Pilita Clark: Hard business lessons Covid is about to teach
Will we ever return to paying gyms and hair salons now we have discovered other ways?
What’s ahead? Some things may change, but not as many as we think. An expert in disaster recovery says that over time people will crowd back into bars and restaurants. Photograph: Patricia De Melo Moreira/AFP via Getty Images
I have very few friends who could plausibly be described as gym fanatics.
But I do have one in London who has been working out with weights since he was 14, up to six days a week, most recently at a nice health club that costs him £30 a month, thanks to a corporate discount.
He’s in his early forties and when he told me last week he had cancelled his membership and was never going back, I was shocked.
It turned out life in lockdown had led him to consult YouTube, where he had discovered callisthenics – exercises you can do at home without barbells or fancy equipment.
Out went bench presses in the gym. In came chest dips at his kitchen bench, with results he had never thought possible.
“In the six months I’ve been doing callisthenics, I’ve reshaped my body and got so much stronger,” he said, a note of wonder in his voice. Everyone at work had dumped their gym memberships too, he added, as had his wife. And just think: but for the pandemic, he never would have thought of doing something he wished he had started years ago.
Listening to him talk reminded me of a question that keeps recurring as the Covid crisis goes on.
Will my friend’s discovery – and others like it – end up leaving even deeper scars on some business sectors than the lockdowns and social distancing that are causing so much financial pain today?
Put another way, once you learn that you can do something cheaper, faster and better at home, will you ever go back to paying someone else more to do it for you?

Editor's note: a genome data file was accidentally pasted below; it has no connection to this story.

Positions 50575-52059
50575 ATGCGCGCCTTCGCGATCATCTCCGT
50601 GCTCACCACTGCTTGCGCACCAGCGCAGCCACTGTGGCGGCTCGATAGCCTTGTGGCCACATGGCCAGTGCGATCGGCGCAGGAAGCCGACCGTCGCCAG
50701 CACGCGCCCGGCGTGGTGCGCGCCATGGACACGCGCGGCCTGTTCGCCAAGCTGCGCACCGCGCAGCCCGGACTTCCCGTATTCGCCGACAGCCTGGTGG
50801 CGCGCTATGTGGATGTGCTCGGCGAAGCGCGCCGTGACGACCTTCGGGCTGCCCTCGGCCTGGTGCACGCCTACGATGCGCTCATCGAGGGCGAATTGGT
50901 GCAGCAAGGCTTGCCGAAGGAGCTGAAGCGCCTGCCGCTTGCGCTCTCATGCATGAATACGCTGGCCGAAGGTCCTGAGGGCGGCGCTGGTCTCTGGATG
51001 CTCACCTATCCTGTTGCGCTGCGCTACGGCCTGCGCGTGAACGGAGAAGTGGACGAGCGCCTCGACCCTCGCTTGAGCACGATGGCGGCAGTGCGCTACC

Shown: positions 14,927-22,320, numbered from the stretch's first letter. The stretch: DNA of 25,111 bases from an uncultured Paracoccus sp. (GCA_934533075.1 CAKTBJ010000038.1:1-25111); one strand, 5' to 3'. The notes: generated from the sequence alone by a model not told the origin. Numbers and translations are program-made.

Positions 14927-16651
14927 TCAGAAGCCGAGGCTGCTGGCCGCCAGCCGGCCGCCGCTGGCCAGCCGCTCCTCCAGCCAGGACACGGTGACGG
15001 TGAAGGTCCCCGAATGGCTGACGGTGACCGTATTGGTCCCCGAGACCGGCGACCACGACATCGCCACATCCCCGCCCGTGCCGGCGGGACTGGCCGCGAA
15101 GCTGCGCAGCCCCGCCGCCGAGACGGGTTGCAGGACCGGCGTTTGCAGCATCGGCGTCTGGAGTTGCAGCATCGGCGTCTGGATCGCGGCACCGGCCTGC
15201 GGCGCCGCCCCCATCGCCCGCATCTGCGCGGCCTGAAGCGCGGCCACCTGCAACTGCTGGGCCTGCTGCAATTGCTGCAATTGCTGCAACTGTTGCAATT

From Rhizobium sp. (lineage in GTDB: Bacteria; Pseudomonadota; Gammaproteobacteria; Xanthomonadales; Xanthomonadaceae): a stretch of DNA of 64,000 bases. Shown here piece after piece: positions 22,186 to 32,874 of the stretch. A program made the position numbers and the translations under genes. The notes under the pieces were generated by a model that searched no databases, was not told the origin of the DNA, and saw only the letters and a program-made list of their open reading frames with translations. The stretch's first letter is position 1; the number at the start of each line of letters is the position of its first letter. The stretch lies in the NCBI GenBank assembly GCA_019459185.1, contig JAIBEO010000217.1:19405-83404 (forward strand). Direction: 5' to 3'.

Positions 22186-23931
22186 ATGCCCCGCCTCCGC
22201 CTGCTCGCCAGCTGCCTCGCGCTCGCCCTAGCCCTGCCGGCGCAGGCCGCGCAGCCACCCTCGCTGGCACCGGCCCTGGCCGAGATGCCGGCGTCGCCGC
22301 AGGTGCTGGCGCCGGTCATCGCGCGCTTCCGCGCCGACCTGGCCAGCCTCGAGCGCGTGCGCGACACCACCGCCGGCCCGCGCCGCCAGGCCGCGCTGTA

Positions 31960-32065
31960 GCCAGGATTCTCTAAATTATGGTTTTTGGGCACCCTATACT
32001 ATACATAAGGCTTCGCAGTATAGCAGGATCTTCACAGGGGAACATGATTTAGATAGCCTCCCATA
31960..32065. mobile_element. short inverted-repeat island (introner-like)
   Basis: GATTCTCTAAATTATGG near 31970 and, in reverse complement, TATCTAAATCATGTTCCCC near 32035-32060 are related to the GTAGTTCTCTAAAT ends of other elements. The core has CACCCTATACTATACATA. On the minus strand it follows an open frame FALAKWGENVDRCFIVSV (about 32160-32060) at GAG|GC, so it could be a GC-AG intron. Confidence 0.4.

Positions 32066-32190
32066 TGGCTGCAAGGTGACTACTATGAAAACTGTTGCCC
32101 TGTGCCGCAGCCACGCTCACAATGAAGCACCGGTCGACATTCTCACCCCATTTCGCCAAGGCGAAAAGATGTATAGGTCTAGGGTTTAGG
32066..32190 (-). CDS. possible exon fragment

When it comes to hair, I think not.
Pre-pandemic, I spent hundreds of pounds, and hours of my weekends, keeping grey roots and other follicular atrocities at bay.
When salons closed, I discovered something I never imagined possible: a friend next door could do just as good a job in a third of the time with a £6.49 packet of Clairol hair dye.
I still remember staring in the mirror at the results of her first effort – also done with help from YouTube – and thinking: why didn’t I do this years ago?
If I had to take a stab, I would guess that cinemas will survive Netflix (nothing matches the group experience)
It is true there have been tense moments. Once, we got so caught up blathering that we forgot to check how long to leave the colour on. Thus I learnt that, even though the instructions say 35 minutes at most, you can keep it in for 40 without any visible damage.
So will I chuck my old hairdresser? Not entirely. My friend draws the line at a cut and blow-dry, so salon-level maintenance will be needed. Just not nearly as much as before.
So are hair salons in trouble post-Covid? I have no idea. I may be a serious outlier.
If I had to take a stab, I would guess that cinemas will survive Netflix (nothing matches the group experience); Zoom will kill much business travel (now that we know how to use it); and cafés will be fine.
On the matter of gyms, I am agnostic.
I too have cancelled my membership, having discovered the park-based seven-minute workout. And my callisthenics friend is not alone.
Shares in Peloton surged to record highs last month after soaring sales of its high-tech indoor exercise bikes. Once buyers get into the habit of at-home workouts, some analysts think they won’t go back to the gym.
Still, I suspect experts such as Chloe Demrovsky have a point. She heads the Disaster Recovery Institute International, a non-profit group that does business continuity training for everything from the World Bank to Walmart. She has also cancelled her gym membership – but just for now.
Once the pandemic eases, she thinks people will crowd back into bars and restaurants, where they will soon be saying: “Have you been to that new, bespoke kick-boxing gym? Well, I did. Let’s try it.”
“This is the sort of thing that people do when they get together,” she told me recently. Some things may change permanently, but not as many as we now think. “Right now, we’re in a strange period of rediscovery,” she says, and it may not last.
She is probably right, but it’s a period of rediscovery that I hope will last for quite a while to come.
Copyright The Financial Times Limited 2020